Occasionally, however, as indicated above, a malfunction occurs in the hardware elements of the relay which precede the microprocessor, such as in the A/D converter, resulting in either a temporary or on-going error in the output thereof. One malfunction results in a spike in the output. For example, while the normal current level at the secondary of the transformers is 5 amps, a spike might be as high as 50 amps. This large false current sample would of course be processed as if it were indicative of a spike in the current on the system, which in turn might be misinterpreted as a fault on the system. This spike information, if not detected as erroneous relative to the true system condition, could lead to a fault determination and a subsequent trip of a protective circuit breaker.
Since a trip will temporarily interrupt power to a particular portion of the power network, an incorrect trip will result in unnecessary inconvenience. Serious consequences of a power interrupt are also always possible. Hence, incorrect trips are to be avoided, if at all possible.
In another malfunction, the A/D converter will produce a straight DC output, referred to as a "jump to DC". This malfunction also has the potential of producing an emergency fault determination. Other malfunctions of the various hardware elements preceding the microprocessor may also produce erroneous fault determinations.
The system shown in the FIGURE is designed to identify in particular the A/D spike and the jump to DC conditions. The circuit of the FIGURE operates with samples of current from the power signal on the line. It should be understood, however, that voltage samples can be used as well. The system of the present invention includes a blocking counter which is initially set to zero, and a difference element which determines the difference between two selected instantaneous current values, i.e. two current samples, and comparators which compare the difference values with various threshold values.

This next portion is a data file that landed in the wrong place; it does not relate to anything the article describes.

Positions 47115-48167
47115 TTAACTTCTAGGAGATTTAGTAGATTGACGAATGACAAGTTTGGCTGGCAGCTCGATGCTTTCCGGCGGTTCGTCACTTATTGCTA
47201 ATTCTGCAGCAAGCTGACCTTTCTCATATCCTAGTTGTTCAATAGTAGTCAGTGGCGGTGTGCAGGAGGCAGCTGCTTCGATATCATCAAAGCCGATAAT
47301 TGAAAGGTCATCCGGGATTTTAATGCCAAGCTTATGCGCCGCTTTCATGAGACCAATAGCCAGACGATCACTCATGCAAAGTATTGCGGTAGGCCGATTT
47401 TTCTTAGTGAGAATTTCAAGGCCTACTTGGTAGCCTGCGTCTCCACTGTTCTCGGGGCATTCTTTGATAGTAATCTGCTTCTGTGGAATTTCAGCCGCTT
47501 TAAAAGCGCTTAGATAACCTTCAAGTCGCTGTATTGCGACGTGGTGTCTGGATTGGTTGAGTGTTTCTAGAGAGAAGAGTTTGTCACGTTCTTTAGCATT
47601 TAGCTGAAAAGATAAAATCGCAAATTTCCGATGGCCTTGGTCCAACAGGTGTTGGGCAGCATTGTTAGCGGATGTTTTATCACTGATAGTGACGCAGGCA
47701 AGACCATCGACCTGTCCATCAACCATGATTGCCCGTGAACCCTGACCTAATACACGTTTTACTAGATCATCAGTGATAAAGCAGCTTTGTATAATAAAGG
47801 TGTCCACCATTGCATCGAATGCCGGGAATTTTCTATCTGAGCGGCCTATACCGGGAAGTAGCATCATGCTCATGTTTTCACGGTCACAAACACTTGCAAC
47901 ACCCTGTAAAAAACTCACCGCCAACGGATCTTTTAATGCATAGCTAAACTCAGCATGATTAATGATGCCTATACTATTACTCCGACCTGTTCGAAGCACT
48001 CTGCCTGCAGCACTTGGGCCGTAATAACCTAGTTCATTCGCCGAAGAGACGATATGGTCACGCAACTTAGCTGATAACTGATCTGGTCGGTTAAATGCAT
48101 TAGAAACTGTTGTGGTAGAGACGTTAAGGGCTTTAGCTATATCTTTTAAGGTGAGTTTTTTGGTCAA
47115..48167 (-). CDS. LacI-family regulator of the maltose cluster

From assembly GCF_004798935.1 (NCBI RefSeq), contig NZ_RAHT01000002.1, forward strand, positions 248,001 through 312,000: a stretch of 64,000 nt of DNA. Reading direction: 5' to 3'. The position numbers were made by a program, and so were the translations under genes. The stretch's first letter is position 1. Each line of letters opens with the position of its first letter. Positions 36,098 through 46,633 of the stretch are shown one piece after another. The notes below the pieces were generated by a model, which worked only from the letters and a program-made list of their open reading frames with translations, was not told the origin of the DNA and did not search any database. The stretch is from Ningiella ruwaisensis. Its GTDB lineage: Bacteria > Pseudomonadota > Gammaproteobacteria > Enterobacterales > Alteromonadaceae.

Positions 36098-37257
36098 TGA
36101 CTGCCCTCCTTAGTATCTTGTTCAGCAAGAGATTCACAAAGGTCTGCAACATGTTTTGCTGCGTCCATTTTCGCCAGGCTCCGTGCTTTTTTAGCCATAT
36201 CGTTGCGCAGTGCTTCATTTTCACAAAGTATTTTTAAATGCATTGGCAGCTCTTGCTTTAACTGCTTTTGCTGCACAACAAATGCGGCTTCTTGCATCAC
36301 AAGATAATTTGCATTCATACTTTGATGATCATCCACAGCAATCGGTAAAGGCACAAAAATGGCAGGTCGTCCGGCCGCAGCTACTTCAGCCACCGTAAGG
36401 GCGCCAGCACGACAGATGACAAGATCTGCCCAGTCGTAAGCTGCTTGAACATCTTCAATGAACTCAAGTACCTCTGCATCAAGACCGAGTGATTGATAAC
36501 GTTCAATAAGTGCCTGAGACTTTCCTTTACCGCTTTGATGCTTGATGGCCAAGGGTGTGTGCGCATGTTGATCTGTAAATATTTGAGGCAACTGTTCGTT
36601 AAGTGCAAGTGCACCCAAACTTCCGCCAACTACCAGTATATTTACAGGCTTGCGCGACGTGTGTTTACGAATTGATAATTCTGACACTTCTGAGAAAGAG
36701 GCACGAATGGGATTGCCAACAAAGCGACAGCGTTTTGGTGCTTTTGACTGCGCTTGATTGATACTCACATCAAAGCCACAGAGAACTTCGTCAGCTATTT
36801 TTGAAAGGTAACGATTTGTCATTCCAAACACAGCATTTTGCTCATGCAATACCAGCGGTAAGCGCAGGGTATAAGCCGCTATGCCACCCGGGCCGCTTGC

In the present invention, samples of the current are taken at quarter-cycle intervals of the power signal. However, it should be understood that other sampling rates could be used.
As indicated above, a blocking counter 10 used in the system of the present invention is initially set to zero. In the first step of system operations, relative to a first immediate quarter cycle sample from the power system, blocking counter 10 is interrogated to determine whether it is equal to zero or not. If the blocking counter was previously set to zero, then there will be an output on the "yes" line 11. A signal on line 11 results in a calculation of the first order difference (FOD) between the instantaneous current sample of current for the immediate quarter cycle and the sample of current for the last previous quarter cycle. The first order difference calculator is shown at 12 in the FIGURE.
The resulting first order difference value is then applied to a first comparator 14, which compares the first order difference value from difference calculator 12 against a first selected threshold. If the first order difference is less than the selected threshold value, then the system is exited until the next quarter-cycle evaluation, without any action being taken. The first threshold value is typically set a substantial amount above the values of current normally expected. For instance, the current values at the secondaries of the relay transformers are normally approximately 5 amperes peak. The first threshold in the embodiment shown is set at 50 amperes, although other values indicative of a current spike could be used, such as for instance a value in the range of 10-100 amperes.